As Prince Eugene

(the narrator is Swift, and the time )

was going with Mr. Secretary to court, he told him,

that Mr. Hoffman, the emperor's resident, said to his highness, that it was not proper to go to court without a long wig, and his was a tied--up one. Now, says the prince, I know not what to do: for I never had a long periwig in my life; and I have sent to all my valets and footmen to see whether any of them have one, that I might borrow it; but none of them had any.

Was not this spoken very greatly, with some sort of contempt? But the secretary said,

It was a thing of no consequence, and only observed by gentlemen ushers.

And what was defective in that age's costume in form, was made up by its richness and variety in colour; even clergymen looked more gaily then than beaux do now :--

My dress,

says Swift, giving an account of a pleasure excursion in Windsor Park,

was light camlet, faced with red velvet, and silver buttons.

There have been awkward cubs in all times. In the age of chivalry, there were knights so awkward as to be sure to be unhorsed, whoever laid spear in rest against them; and in the

Augustan age

of England there were individuals


upon whom court dresses and court costumes sat uneasily.

It is meat and drink to me,

said Touchstone,

to see a fool.

The feeling is universal every helpless awkward lout is a Sampson in civilised society-drawn ,out to make mirth to the Philistines. Not that they were

all fools

to whom at times it fell to be

the cause of wit in others.

Bubb Doddington was no fool: he could take tolerably good care of number , and had a taste for books and splendid furniture. His rich birthday suits, say his biographers, were cut up to make hangings for his state-beds. But Bubb was

a full solempne man,

and the sufferings of the grave Malvolio, among the high fantastical inmates of the house of the Lady Olivia are but typical of the lot of all that tribe--the men who have more weight in manner than in matter. Bubb was so exquisite in his--kind, that for the flouters of his day to think of improving him seems almost like the thought of gilding refined gold, and adding a perfume to the violet. The gravity and good faith with which, when entering in his Diary the defeat of some of his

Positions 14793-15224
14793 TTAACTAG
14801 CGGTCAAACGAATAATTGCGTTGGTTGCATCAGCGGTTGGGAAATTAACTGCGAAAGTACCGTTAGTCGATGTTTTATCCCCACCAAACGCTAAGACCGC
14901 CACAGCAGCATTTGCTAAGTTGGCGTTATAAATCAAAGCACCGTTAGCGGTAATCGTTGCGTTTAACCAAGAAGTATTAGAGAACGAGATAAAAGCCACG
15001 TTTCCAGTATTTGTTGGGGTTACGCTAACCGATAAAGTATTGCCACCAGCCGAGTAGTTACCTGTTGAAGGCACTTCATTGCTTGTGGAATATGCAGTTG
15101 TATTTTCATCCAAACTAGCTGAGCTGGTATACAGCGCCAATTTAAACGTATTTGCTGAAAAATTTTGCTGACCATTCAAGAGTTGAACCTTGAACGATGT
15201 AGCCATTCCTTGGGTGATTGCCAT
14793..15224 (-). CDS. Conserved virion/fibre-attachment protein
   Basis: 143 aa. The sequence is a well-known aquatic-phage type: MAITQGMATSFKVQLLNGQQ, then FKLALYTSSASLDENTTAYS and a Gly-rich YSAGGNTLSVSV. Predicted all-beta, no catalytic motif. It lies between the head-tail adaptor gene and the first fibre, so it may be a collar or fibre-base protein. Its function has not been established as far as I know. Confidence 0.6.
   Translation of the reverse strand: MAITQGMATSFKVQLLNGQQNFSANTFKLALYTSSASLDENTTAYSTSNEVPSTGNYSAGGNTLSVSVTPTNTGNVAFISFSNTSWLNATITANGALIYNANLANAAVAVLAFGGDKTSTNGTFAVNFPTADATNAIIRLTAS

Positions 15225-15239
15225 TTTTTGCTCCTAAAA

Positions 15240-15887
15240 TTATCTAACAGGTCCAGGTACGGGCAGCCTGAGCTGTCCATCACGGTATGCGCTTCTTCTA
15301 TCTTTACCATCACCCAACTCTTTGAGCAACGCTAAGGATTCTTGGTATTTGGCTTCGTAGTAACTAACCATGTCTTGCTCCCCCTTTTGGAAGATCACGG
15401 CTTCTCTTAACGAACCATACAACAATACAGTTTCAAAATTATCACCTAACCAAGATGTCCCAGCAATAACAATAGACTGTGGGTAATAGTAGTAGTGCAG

manoeuvres aux choux et aux raves,

he adds, with all the resignation of a saint, his determination to retire into private life, because

out of office it is impossible to serve


's country,

seems unsurpassable. Yet the wicked wits of his day did sometimes contrive to take their game out of Bubb.

On the birthday of the Prince of Wales,

says Horace Walpole, writing of the events of ,

Doddington standing in the circle, the Princess passed him without speaking, the Prince just spoke to him, but affected to cough and walked on; the little Princes, less apprized of his history and accustomed to see him there, talked a good deal to him. Charles Townshend, who stood behind and observed the scene, leaned forward, and in a half-whisper cried,

Doddington, you are damned well with the youngest.

Strictly speaking, this is firing a shot out of bounds, for this occurred at Carlton House--but it is characteristic of the class which frequented both houses. What follows occurred in St. James's, and to Lord Chesterfield-for --even adroit courtiers are caught napping. The Countess of Yarmouth, we learn from Horace Walpole,

had a son by the king (George II.), who went by the name of Monsieur Louis, but he was not owned.

The day Lord Chesterfield kissed hands on being appointed secretary of state, after so long an absence from court, he met Sir William Russel,


of the pages, in the ante-chamber of St. James's, and began to make him a


compliments and excuses for not having been yet to wait on him and his mamma. The boy heard him with great tranquillity: when the speech was at an end, he said,